Autumn Budget Summary
Friday, 02 November 2018
Autumn Budget Summary
The Chancellor delivered his Budget speech this week and what a speech it was! There were new taxes introduced, threshold amendments, brilliant-one liners and more.
During his speech, Hammond said, “I’m not Stephen Fry, there is no audiobook, you’re going to have to read it!”
Read it we have, and I now detail below a summary of the main points.
Personal income tax
- From April 2019, the personal allowance will increase to £12,500.
- From April 2019, the basic rate band will increase to apply to the first £37,500 of taxable income.
- NIC thresholds for employers and employees rise from £162 to £166 per week (£8,632 per year).
- The Upper Earnings Limit will increase to £962 per week (£50,000 per annum where a single annual calculation is carried out).
- Class 2 NIC will rise to £3 per week for 2019/20.
Capital gains tax (CGT)
- The CGT Annual Exemption will rise to £12,000 from 2019/20. (Where applicable, the trust rate is £6,000.)
- Only or main residence (OMR) and lettings relief is being restricted:
- The final period exemption will be reduced from 18 months to 9 months as of April 2020.
- Also from April 2020, lettings relief will be restricted to periods during which an owner was in ‘shared occupancy’ with a tenant.
- From 6 April 2020, all CGT due on UK residences will become payable and reportable within 30 days of completion.
- Entrepreneurs’ relief has been tightened slightly:
- Firstly, the minimum share holding period has been increased to 24 months from 12 months for disposals made on or after 6 April 2019.
- Also, the claimant must have a 5% interest in both the distributable profits and the net assets of the company prior to sale.
One of the stand-out points was that very little happened here.
The lifetime allowance has increased with inflation to £1,055,000.
- The £40,000 annual allowance and the taper thresholds have all remained the same and fully intact.
- Annual investment allowance (AIA) will increase to £1,000,000 for two years from 1 January 2019.
- Special rate pool WDAs will reduce to 6% from 8% from April 2019. (Hybrid rates will need to be calculated for clients with non-April year ends.)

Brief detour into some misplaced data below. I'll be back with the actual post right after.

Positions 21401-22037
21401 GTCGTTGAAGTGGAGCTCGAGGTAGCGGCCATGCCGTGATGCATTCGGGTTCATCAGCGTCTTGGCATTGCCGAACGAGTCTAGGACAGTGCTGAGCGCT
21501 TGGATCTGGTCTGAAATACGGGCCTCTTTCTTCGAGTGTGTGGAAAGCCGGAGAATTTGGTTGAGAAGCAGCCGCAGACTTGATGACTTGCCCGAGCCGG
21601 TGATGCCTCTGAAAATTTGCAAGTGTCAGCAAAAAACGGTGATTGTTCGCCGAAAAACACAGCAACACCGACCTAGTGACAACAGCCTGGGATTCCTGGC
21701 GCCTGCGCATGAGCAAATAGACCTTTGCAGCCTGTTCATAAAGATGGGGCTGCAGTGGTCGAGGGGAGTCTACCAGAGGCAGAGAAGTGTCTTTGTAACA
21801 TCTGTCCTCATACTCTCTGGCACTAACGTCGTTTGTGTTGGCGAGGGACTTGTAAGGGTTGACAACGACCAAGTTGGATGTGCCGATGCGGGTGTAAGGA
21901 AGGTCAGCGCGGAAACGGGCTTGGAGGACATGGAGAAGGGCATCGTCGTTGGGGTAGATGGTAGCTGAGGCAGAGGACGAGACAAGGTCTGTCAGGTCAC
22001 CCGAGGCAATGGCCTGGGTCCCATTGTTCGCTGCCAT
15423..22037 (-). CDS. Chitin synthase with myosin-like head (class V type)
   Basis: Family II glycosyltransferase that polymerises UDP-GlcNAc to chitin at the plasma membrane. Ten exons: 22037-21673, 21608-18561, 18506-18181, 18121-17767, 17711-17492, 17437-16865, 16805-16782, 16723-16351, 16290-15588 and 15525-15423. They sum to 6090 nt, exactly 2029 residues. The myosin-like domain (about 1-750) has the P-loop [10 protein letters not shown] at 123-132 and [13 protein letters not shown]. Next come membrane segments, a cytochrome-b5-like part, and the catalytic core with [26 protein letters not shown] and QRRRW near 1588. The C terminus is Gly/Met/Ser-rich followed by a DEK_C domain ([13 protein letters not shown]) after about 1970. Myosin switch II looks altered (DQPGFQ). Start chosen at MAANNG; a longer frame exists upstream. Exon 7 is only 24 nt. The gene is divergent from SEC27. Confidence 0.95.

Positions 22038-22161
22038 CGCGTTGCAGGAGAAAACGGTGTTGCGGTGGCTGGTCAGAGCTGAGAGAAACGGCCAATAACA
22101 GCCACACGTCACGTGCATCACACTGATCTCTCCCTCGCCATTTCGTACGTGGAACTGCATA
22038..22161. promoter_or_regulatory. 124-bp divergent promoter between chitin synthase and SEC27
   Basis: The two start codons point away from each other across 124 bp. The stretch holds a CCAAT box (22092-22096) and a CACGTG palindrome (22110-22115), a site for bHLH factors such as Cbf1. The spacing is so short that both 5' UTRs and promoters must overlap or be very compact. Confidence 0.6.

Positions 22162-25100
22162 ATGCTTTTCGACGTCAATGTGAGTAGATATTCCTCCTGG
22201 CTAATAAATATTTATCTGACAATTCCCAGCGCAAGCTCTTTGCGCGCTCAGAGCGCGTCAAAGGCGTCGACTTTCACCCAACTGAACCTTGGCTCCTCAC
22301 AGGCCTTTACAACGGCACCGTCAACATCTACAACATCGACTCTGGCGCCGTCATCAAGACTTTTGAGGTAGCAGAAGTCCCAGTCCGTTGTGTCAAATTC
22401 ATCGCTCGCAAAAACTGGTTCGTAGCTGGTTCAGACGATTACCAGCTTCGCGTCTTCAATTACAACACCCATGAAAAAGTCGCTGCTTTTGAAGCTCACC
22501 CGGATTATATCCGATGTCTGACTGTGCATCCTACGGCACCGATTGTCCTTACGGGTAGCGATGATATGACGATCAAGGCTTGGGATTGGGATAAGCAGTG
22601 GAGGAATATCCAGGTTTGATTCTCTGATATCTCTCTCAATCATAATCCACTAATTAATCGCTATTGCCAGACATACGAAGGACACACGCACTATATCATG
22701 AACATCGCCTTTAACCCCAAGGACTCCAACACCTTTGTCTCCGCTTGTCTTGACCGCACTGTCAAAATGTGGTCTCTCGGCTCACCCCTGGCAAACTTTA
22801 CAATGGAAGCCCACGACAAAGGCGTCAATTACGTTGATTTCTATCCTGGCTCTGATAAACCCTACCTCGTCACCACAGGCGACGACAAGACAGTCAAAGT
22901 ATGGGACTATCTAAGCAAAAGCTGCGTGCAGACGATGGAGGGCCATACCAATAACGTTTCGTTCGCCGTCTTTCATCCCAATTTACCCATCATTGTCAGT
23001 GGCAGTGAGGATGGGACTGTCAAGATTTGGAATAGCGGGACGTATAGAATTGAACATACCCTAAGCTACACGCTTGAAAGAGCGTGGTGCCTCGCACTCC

- Enhanced capital allowances for energy efficient technologies will be abolished from April 2020.
- Enhanced capital allowances for electric vehicle charge points will continue to April 2023.
- A new structures and buildings allowance of 2% will be introduced for non-residential property where the contracts for the construction works are entered into on or after 29 October 2018.
- The Budget document confirms that the CT rate will decrease to 17% from April 2020.
- Tax relief for purchased goodwill is making a limited comeback.
- A limit equivalent to three times the company’s PAYE & NIC liability will be introduced with regards to Research & Development (R&D) tax credit claims for small and medium-sized enterprises.
- The applicability of the £3,000 employment allowance for employers NIC liability will be restricted to employers with a liability below £100,000 in the previous tax year.
- Charities can currently make a small amount of ‘non-purpose’ trading activity profit – these limits have been increased.
- Stamp Duty Land Tax (SDLT) first-time buyers relief: the property value limit has been increased to £500,000.
- Annual Tax on Enveloped Dwellings (ATED) bandings and charges are proposed to line with inflation.
- Partnerships will soon be eligible to join a VAT group with companies under common control.
- Significant changes will be made to the VAT treatment of ‘face value vouchers’ that are issued on or after 1 January 2019.
- The company car and fuel benefit chargeable percentages have increased by 3% to encourage people to make ‘greener choices’.
- The IR35 rules will be extended to ‘large and medium-sized’ engagers within the private sector, with the onus of determining employment status being on the engager.
- A new tax called Digital Services Tax (DST) will apply to online marketplaces, search engines and social media from April 2020 in a bid to reflect the value they derive from UK users.
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